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On Sun, 2005-01-23 at 19:59, Chris Pressey wrote:

> I don't doubt coroutines complicate the programming model considerably. 
> But I also don't see why coroutines should be necessary for scalability.

They're not: what's necessary is O(1) - O(log n) context
switching. Coroutines provide the possibility -- note,
its just a possibility -- of fast user space context switching.
This seems useful, considering OS switching usually has two
very bad negatives: 

(a) its O(n)

(b) the process code is typically written in  C
    which has a linear stack

Problem (b) rules out any hope of scalability for
C programs on a 32 bit CPU -- there just isn't
enough address space.

> For instance, Erlang doesn't have coroutines, yet YAWS certainly seems
> scalable:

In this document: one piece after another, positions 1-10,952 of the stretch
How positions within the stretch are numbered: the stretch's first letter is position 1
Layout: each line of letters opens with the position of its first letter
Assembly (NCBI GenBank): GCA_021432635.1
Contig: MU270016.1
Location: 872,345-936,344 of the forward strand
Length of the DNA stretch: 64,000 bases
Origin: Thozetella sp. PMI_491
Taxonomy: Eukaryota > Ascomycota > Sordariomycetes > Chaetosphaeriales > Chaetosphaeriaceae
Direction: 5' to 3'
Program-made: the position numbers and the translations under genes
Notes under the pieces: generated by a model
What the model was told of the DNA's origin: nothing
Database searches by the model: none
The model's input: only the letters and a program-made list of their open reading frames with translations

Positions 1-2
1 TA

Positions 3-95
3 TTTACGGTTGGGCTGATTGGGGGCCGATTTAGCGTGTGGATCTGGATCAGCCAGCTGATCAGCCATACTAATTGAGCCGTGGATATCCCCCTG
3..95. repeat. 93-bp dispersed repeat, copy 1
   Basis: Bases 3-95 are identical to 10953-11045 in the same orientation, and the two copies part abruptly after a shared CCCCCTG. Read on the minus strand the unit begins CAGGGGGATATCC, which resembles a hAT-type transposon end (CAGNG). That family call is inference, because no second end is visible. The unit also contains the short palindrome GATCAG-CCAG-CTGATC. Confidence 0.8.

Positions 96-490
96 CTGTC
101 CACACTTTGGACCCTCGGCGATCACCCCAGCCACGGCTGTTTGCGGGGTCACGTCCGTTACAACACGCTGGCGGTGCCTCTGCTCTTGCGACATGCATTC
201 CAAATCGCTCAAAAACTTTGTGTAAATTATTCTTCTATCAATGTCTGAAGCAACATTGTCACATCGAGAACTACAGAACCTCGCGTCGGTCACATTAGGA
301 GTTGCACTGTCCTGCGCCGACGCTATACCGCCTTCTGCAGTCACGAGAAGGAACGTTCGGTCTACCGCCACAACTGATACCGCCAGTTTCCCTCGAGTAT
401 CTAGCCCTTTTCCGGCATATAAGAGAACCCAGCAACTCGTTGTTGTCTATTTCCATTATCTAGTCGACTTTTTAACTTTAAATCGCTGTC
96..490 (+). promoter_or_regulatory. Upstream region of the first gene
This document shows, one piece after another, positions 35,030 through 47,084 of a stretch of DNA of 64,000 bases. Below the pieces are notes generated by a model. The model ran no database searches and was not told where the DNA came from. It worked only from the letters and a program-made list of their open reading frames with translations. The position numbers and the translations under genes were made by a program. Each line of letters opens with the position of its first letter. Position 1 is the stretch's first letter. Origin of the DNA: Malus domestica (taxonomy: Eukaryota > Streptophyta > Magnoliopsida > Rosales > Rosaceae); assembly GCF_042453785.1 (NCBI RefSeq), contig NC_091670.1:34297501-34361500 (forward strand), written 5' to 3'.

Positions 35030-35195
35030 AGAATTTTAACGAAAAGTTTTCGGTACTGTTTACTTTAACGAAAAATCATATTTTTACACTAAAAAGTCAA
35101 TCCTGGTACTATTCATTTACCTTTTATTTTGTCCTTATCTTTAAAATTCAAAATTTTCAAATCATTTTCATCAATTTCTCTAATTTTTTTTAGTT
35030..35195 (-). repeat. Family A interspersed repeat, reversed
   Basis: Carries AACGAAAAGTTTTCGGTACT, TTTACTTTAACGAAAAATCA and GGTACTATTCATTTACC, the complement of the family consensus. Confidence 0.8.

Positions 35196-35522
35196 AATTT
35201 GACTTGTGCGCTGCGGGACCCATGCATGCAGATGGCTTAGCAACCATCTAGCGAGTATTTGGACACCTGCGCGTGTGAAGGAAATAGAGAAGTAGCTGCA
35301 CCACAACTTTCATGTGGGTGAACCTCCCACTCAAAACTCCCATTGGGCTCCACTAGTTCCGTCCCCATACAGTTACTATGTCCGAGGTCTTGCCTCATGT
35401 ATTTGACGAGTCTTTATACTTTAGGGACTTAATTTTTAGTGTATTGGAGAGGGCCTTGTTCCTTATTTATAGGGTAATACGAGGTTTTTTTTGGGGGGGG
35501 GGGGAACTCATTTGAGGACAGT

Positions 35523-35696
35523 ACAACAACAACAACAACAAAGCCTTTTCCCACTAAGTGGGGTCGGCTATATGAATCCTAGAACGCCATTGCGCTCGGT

> The process-oriented approach encouraged by Erlang also means that code
> is quite simple compared to the equivalent done with coroutines - a
> "middleman" process can handle the session-keeping while a "backroom"
> process can seamlessly work within the session, i.e. oblivious to the
> fact that the actual TCP/IP connection comes and goes.

For some problems processes are great! However threads, and coroutines,
have an advantage -- they can share memory without transmitting
data across a link.

I guess for *real* scalability processes are the only
option -- I mean there is a limit to what a single box
can do, after that distributed concurrent processing
is necessary.

John Skaller,
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snail: PO BOX 401 Glebe NSW 2037 Australia
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